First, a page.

On Friday Oct. 22, the Madeleine Wing Adler Theatre had a certain buzz in the atmosphere as the student-performed play, ” The Pajama Game,” opened. The stage was set with vibrant colors and decorated with a border of pajamas, rousing the excitement of the audience as the orchestra began to play. As soon as the character Vernon Hines, played by Douglas Atkins, began the first musical number you knew that you were in for a fun- filled night.
“The Pajama Game” is a romantic comedy set in a small town in the Midwest during the fifties. As the workers of the Sleep-Tite Pajama Factory work harder, they realize they should be paid as much as the workers at other factories. The factory union, led by Prez, seeks to get a pay raise of seven and a half cents an hour, but the strict head of the factory, Myron Hasler, has no intention to grant a raise.
In the midst of the labor dispute, the leader of the Union Grievance Committee, Babe Williams, has an interesting encounter with the new superintendent of the factory, Sid Sorokin, who seems to have sparked a romantic interest. The other girls at the factory have clearly taken notice of the chemistry by teasing Babe, but she continues to reject Sorokin during the song “I’m Not At All in Love.”
Meanwhile, Vernon Hines, the factory timekeeper, tries to squash his jealous ways in regards to his love interest, the company secretary, Gladys Hotchkiss. Sorokin’s secretary Mable tries to help Hines change his ways in a hilarious exchange during the song “I’ll Never Be Jealous Again.”
Prez also stirs up a romantic situation of his own when he attempts to make advances on Gladys at the company picnic, during the song, “Her Is.” Gladys does not take kindly to this but Prez does not give up. He decides to try his luck with Mae, a member of the Grievance Committee, who gives in to his advances during a reprise of “Her Is.”
The romantic exchanges throughout the play between Babe, played by Rebecca Righi, and Sorokin, played by Colin Earyes, helped maintain a serious romantic tone to an otherwise comedy-filled production. The audience was enthralled with the excellent performances from the two, as they kept you on the edge of your seat in wonder of how their relationship would turn out.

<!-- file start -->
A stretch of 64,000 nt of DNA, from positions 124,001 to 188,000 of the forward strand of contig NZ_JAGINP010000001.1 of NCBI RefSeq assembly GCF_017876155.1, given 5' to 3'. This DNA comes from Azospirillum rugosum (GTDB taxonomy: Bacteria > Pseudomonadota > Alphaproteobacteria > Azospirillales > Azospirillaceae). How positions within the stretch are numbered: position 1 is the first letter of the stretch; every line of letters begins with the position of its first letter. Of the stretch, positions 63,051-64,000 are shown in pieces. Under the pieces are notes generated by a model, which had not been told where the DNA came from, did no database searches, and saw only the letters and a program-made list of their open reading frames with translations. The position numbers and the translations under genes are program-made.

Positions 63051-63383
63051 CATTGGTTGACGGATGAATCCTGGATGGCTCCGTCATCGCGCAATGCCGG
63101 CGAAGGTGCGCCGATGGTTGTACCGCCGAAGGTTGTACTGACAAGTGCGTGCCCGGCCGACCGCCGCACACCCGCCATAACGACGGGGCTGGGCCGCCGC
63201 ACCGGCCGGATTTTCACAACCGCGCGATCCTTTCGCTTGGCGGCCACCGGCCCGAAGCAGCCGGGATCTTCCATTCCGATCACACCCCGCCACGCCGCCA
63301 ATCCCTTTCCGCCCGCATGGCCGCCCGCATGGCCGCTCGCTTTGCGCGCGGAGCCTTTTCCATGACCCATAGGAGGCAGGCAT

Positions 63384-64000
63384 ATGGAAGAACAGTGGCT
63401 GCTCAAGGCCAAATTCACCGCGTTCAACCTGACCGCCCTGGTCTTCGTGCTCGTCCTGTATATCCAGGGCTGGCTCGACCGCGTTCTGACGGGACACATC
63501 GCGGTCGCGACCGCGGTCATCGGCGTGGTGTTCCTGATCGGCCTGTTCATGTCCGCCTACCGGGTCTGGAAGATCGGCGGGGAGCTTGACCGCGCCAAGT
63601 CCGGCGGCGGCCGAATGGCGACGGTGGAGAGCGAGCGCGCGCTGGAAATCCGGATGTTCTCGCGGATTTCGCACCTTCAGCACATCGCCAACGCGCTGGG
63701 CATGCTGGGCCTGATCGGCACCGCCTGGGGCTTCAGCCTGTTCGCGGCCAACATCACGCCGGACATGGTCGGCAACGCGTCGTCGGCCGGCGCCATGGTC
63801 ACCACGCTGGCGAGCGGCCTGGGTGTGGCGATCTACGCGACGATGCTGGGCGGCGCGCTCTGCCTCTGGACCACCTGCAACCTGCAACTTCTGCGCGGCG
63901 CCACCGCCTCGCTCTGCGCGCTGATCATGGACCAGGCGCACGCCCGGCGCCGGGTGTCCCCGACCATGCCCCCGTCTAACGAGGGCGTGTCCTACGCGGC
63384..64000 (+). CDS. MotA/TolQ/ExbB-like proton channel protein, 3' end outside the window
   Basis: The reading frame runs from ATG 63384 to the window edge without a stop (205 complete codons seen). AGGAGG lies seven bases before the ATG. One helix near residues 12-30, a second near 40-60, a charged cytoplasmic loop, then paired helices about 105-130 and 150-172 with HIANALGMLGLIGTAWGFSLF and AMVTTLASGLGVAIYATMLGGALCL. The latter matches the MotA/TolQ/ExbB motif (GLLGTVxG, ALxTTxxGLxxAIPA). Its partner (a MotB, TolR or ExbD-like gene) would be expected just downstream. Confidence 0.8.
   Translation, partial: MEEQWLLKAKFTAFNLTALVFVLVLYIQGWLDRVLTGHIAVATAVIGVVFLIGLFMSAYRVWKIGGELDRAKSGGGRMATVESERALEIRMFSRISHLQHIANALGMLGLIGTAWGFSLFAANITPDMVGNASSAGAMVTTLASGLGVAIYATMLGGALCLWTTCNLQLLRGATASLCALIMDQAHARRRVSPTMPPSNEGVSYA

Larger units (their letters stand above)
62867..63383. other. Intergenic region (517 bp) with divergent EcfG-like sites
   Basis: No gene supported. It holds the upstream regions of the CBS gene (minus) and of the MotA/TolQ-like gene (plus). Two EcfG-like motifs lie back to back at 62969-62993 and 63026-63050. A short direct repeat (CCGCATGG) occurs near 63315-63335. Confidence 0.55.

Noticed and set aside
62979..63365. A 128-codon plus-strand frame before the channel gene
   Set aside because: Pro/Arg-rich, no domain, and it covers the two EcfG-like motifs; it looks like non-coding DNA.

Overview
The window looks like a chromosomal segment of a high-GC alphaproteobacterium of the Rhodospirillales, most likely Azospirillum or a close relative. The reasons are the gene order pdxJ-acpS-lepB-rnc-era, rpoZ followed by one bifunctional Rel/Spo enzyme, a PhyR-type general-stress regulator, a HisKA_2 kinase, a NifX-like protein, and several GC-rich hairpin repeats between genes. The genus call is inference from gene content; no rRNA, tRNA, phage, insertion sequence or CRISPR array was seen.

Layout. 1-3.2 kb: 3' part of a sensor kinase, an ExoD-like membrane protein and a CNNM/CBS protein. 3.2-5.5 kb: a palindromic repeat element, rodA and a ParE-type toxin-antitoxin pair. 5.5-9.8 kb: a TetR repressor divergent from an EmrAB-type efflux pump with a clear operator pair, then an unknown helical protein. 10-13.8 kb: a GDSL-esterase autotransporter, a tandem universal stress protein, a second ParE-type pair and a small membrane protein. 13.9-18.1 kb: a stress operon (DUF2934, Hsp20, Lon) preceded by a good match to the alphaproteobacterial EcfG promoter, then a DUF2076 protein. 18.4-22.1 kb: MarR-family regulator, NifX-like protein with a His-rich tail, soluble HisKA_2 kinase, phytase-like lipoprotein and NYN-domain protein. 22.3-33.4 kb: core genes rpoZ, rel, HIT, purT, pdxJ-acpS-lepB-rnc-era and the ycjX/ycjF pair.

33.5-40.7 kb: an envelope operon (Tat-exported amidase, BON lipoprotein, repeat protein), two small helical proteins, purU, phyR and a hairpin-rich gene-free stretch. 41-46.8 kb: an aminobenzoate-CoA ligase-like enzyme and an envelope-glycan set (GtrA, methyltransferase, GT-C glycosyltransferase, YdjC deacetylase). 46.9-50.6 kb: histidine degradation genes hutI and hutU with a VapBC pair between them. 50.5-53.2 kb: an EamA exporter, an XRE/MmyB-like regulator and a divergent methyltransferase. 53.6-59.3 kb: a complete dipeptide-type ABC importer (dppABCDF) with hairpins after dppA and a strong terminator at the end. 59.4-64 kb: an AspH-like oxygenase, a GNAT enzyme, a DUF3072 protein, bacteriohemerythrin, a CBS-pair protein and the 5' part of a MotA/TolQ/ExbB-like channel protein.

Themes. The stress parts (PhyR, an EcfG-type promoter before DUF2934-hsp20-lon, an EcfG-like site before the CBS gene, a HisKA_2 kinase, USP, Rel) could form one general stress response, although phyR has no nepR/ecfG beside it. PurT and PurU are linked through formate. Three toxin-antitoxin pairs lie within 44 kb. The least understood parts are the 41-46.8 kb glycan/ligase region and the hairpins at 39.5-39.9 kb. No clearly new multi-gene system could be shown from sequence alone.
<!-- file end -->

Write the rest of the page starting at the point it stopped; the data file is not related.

The relationship between Hines and Gladys, played by Beth Serowsky, seemed to be a riot to the audience all night as the outlandish pair generated plenty of laughs. The two of them provided hilarious performances throughout the whole play, with Hines stressing his obsession for time, while Gladys panicked every time Hasler would walk into the room. Their relationship reached its comedic peak during the song, “Hernando’s Hideaway,” when the drunken couple came to a head stumbling all over the stage.
Factory union head Prez, played by Frank Schierloh, was another main stay for laughs on the stage due to his promiscuous nature with any woman he encountered. During his performance of “Her Is”, he roused the audience with his persistence of courting Gladys, chasing her all over the stage. As that did not work in his favor, he once again got a rise out of the crowd by performing “Her Is,” but this time his target Mae was wooed by his charm. The romance between Mae and Prez came to a halt at Babe’s house, when Mae becomes sick of the idea of Prez being married to another woman.
Although the comedic performances kept the audience laughing, the performance of the night belonged to the whole crew as they performed “Hernando’s Hideaway,” giving time for all of the members of the play to shine with their singing and dancing. The set took a red and black color change as the silhouettes of actors stood still in the dark nightclub, Hernando’s Hideaway. This excellent dance performance led to a few major plot twists in the play to help set up the conclusion.
The Pajama Game was a very entertaining performance, filled with singing, dancing, romance and plenty of laughs. All of those involved with the production did a great job in providing the audience with a quality performance.
Mark Gionta is a fourth-year with a major in professional studies. He can be reached at MG649676@wcupa.edu.